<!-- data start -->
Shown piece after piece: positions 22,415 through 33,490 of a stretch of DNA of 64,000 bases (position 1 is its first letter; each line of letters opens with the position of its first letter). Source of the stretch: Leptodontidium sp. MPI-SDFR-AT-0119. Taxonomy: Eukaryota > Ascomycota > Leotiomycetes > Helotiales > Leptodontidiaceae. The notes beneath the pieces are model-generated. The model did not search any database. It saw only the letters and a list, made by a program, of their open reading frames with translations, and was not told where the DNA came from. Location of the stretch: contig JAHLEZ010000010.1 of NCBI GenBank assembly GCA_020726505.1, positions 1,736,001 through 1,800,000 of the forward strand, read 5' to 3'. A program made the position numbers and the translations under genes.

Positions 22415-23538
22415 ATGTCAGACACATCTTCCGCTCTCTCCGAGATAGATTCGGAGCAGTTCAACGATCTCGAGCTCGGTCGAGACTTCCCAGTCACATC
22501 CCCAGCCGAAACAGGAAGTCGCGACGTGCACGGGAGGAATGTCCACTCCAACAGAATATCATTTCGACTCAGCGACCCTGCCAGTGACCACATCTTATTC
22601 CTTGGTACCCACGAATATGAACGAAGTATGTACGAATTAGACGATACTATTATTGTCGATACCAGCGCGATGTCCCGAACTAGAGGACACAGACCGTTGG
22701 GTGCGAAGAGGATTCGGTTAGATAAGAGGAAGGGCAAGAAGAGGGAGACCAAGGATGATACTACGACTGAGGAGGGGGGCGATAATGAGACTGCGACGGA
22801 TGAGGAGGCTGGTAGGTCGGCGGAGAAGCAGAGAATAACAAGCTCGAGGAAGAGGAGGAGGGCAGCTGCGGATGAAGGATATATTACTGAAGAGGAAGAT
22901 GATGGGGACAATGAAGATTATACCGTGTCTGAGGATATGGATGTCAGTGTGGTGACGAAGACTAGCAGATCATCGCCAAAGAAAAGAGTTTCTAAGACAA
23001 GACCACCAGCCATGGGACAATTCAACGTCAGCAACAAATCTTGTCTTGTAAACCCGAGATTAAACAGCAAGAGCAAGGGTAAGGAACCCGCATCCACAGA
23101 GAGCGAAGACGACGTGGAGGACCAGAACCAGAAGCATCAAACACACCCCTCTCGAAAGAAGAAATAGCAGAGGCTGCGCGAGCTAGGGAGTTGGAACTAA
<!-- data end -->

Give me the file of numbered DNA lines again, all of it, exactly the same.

Shown piece after piece: positions 22,415 through 33,490 of a stretch of DNA of 64,000 bases (position 1 is its first letter; each line of letters opens with the position of its first letter). Source of the stretch: Leptodontidium sp. MPI-SDFR-AT-0119. Taxonomy: Eukaryota > Ascomycota > Leotiomycetes > Helotiales > Leptodontidiaceae. The notes beneath the pieces are model-generated. The model did not search any database. It saw only the letters and a list, made by a program, of their open reading frames with translations, and was not told where the DNA came from. Location of the stretch: contig JAHLEZ010000010.1 of NCBI GenBank assembly GCA_020726505.1, positions 1,736,001 through 1,800,000 of the forward strand, read 5' to 3'. A program made the position numbers and the translations under genes.

Positions 22415-23538
22415 ATGTCAGACACATCTTCCGCTCTCTCCGAGATAGATTCGGAGCAGTTCAACGATCTCGAGCTCGGTCGAGACTTCCCAGTCACATC
22501 CCCAGCCGAAACAGGAAGTCGCGACGTGCACGGGAGGAATGTCCACTCCAACAGAATATCATTTCGACTCAGCGACCCTGCCAGTGACCACATCTTATTC
22601 CTTGGTACCCACGAATATGAACGAAGTATGTACGAATTAGACGATACTATTATTGTCGATACCAGCGCGATGTCCCGAACTAGAGGACACAGACCGTTGG
22701 GTGCGAAGAGGATTCGGTTAGATAAGAGGAAGGGCAAGAAGAGGGAGACCAAGGATGATACTACGACTGAGGAGGGGGGCGATAATGAGACTGCGACGGA
22801 TGAGGAGGCTGGTAGGTCGGCGGAGAAGCAGAGAATAACAAGCTCGAGGAAGAGGAGGAGGGCAGCTGCGGATGAAGGATATATTACTGAAGAGGAAGAT
22901 GATGGGGACAATGAAGATTATACCGTGTCTGAGGATATGGATGTCAGTGTGGTGACGAAGACTAGCAGATCATCGCCAAAGAAAAGAGTTTCTAAGACAA
23001 GACCACCAGCCATGGGACAATTCAACGTCAGCAACAAATCTTGTCTTGTAAACCCGAGATTAAACAGCAAGAGCAAGGGTAAGGAACCCGCATCCACAGA
23101 GAGCGAAGACGACGTGGAGGACCAGAACCAGAAGCATCAAACACACCCCTCTCGAAAGAAGAAATAGCAGAGGCTGCGCGAGCTAGGGAGTTGGAACTAA